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Dive 31: Where’s Your Passion?
Hey, it’s Alvin!
I believe it’s important to devote at least some time to something you’re passionate about. This doesn’t mean going nuts to find one if you don’t already have one. And it doesn’t have to be your job. But having a passion and committing to it can energize you and lead you to fascinating places you never imagined.
I used to have a mentor in software development who was also the team lead at the time. He’s now a CTO. And I don’t think he got there by accident. This was a man who devoted many hours of his life, pulling all-nighters, to get stuff done on time. He loved every aspect of software development. His passion for problem solving gave him confidence to help anyone who needed help with anything; not just his team members.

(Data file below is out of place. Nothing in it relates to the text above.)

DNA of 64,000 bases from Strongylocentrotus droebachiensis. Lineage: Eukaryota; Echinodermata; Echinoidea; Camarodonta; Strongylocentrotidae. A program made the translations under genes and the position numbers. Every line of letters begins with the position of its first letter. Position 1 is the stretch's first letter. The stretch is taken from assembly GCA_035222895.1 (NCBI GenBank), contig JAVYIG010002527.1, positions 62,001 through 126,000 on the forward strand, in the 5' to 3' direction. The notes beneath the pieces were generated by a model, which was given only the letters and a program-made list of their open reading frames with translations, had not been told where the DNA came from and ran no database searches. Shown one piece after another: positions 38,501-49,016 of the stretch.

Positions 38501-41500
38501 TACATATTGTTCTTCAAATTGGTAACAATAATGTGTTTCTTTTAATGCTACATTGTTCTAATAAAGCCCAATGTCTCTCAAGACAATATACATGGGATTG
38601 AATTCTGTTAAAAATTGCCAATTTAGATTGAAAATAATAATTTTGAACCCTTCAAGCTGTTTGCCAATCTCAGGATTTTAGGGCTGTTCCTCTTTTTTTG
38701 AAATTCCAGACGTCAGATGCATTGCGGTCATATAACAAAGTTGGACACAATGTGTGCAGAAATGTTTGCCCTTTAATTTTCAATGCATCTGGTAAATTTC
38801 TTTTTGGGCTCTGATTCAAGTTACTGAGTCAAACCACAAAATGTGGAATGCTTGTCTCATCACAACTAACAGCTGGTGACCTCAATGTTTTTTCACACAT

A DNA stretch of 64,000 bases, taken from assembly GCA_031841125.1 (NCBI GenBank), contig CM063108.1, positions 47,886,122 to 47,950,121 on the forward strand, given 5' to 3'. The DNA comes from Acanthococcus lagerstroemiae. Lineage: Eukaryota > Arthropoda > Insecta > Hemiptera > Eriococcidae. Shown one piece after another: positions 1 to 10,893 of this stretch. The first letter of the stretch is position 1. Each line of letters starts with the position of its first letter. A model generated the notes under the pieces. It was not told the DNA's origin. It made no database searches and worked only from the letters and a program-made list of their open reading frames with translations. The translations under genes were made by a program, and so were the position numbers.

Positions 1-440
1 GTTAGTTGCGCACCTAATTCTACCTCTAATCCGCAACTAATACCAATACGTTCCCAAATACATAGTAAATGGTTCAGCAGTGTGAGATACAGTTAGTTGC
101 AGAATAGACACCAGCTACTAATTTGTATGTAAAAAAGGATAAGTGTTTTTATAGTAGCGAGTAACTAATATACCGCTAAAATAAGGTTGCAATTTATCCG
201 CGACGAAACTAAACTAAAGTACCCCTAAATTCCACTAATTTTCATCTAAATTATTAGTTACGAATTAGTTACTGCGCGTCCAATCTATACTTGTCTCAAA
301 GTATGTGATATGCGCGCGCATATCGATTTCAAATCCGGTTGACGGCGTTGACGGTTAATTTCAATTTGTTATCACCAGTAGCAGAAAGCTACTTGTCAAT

The point is: he enjoyed what he did. By extension, he enjoyed life. Not only did people gravitate towards his positive energy, but it propelled him from a software developer to a C-level executive. Passion fueled his success.
But like I said, you don’t have to be passionate about your job. And it helps to keep an open mind because your passion is not always what you think it is. Take me, for instance.
I LOVE baseball.
But I didn’t always.
I was a nerdy kid who wasn’t interested in any sports. To me, they were a waste of time.
My fifth-grade teacher didn’t think so, though. He was a sports coach and was an avid proponent of physical activity. One day, he started putting bonus questions on various tests about our local baseball team.
I was like, “WTF is this? A sports question on a math test?!”
Again, I was a nerd. I didn’t just want a perfect score; I wanted ALL the points I could get.